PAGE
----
What is Bus Topology?
A bus topology is a network where each device is connected to a cable that extends from one end of the network to the other. This type of topology is often called a Line topology. In a bus topology, data is transmitted in only one direction. If the bus topology has two endpoints, it is called a Linear bus topology.
In this bus network topology, all computers are connected by a coaxial cable. This cable is called the backbone cable. The terminator terminates both ends of the backbone cable. To connect your computer to a backbone cable, use a drop cable. To connect the drop cable to the computer and the backbone cable, a BNC plug and a BNC T connector are used, respectively.
The logical bus topology directs all devices in the network through a cable that extends in a single direction from one end of the network to the other, which is sometimes called a “line topology” or a “backbone topology.” Data flow on the network also follows the route of the cable, moving in one direction.
Bus Topology Diagram
It is mainly used for small networks. Small networks with this topology use coaxial or RJ45 cables to link the devices together. However, the bus topology layout is outdated, and you are unlikely to encounter companies using bus topology today.
Features of Bus Topology Network
- It only transfers data in one direction.
- Each device is connected to one cable.
- Simplicity is the simplest and most commonly used method in Ethernet.
- Long cables act as a backbone network connecting all devices in the network.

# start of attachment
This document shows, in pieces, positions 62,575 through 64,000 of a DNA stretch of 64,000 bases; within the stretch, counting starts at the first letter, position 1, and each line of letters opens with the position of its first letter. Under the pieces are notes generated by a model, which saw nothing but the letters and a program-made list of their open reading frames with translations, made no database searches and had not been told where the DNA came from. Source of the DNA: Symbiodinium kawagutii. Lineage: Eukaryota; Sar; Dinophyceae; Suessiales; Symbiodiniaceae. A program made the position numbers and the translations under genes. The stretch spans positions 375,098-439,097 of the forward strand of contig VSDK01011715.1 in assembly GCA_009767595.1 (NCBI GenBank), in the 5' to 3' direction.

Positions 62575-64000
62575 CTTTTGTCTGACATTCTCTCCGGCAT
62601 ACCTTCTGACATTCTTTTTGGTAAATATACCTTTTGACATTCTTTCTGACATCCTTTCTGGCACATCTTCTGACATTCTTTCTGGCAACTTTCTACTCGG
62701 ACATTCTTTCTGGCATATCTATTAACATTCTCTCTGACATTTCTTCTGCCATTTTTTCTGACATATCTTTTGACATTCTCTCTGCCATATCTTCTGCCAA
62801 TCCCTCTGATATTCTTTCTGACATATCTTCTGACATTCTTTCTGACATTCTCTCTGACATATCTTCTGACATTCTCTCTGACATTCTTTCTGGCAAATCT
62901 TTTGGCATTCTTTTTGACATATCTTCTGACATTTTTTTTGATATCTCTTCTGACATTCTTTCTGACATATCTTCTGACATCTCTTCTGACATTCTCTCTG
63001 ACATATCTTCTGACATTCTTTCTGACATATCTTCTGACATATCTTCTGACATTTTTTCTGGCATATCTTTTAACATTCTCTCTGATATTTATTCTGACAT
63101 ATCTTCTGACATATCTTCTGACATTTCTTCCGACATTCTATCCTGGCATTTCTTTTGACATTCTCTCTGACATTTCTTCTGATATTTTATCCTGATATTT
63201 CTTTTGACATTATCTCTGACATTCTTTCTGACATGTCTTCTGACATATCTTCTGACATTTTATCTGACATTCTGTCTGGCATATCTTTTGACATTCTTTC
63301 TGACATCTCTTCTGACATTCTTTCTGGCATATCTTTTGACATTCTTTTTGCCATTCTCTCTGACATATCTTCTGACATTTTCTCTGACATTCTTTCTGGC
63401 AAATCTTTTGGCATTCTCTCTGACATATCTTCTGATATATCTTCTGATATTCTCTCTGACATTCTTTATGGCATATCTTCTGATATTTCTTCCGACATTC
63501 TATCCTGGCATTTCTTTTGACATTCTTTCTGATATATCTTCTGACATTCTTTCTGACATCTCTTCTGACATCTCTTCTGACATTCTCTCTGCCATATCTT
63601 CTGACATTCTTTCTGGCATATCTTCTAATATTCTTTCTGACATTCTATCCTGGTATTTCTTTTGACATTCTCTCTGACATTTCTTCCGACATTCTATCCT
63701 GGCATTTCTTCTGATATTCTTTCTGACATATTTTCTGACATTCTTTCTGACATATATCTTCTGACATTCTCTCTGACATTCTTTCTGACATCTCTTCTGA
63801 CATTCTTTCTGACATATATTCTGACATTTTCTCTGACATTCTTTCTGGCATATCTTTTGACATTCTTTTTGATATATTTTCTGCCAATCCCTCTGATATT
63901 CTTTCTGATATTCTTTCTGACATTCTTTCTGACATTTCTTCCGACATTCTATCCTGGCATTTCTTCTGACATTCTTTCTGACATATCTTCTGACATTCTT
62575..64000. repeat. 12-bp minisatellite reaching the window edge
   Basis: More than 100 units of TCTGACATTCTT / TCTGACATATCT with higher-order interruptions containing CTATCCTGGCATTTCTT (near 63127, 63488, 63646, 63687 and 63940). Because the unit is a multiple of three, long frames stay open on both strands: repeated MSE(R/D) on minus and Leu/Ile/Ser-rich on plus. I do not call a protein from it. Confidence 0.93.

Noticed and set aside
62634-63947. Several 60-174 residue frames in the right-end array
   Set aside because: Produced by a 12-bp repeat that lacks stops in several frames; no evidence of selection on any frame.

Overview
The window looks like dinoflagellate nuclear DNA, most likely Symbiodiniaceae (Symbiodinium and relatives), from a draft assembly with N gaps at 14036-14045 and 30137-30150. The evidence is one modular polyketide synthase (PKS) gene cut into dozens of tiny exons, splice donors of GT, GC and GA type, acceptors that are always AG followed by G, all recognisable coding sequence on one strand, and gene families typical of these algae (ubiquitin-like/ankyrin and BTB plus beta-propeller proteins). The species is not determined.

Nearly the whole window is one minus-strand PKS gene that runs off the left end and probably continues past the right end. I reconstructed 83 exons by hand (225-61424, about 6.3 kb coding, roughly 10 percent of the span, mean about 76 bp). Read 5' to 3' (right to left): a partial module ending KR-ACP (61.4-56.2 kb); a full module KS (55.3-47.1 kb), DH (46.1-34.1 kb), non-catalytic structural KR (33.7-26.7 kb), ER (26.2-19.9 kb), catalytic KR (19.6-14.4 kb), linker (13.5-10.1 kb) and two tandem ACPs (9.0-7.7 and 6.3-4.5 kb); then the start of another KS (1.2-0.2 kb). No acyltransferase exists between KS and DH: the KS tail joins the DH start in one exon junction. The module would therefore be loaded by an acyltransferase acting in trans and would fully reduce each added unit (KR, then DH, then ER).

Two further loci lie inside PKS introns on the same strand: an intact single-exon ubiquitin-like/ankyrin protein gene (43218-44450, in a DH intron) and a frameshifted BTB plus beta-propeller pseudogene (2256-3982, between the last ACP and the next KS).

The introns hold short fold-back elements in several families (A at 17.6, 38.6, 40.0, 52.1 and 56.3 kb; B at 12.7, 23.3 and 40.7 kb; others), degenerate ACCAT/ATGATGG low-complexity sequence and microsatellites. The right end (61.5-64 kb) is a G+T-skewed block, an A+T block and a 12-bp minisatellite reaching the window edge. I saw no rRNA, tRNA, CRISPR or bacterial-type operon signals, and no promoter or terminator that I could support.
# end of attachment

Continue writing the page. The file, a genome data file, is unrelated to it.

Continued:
- Use fewer cables than other topology.
- All nodes of the bus topology are directly connected to the link, and there are no other connections between the nodes.
- Physically, each host is connected to a standard cable, so although a disconnected cable can cause the host to disconnect, they can communicate directly.
- No signal is generated on each node or router.
- The number of devices connected to the bus affects network performance.
- Compared to the point-to-point topology, it is clear that the bus topology has major advantages because the instant point-to-point topology can only provide access to two nodes, while the bus topology allows multiple nodes to communicate.
- This means that multiple different computers, printers, routers, or other data devices can be connected to this network. For small area connections such as small business or small school networks, this makes the bus topology a better choice.
Bus Topology Working
- The type of wiring used can be coaxial cable, twisted pair, or fiber optic.
- Information travels through the cable in both directions at approximately 10/100 Mbps, or with resistance at both ends (terminals).
- Network data sent to all computers on the network as electronic signals. Only one computer can send messages using this topology at a time.
- A computer connected to the bus, or transmitting data to other computers on the network, or a computer that expects to receive data from another computer.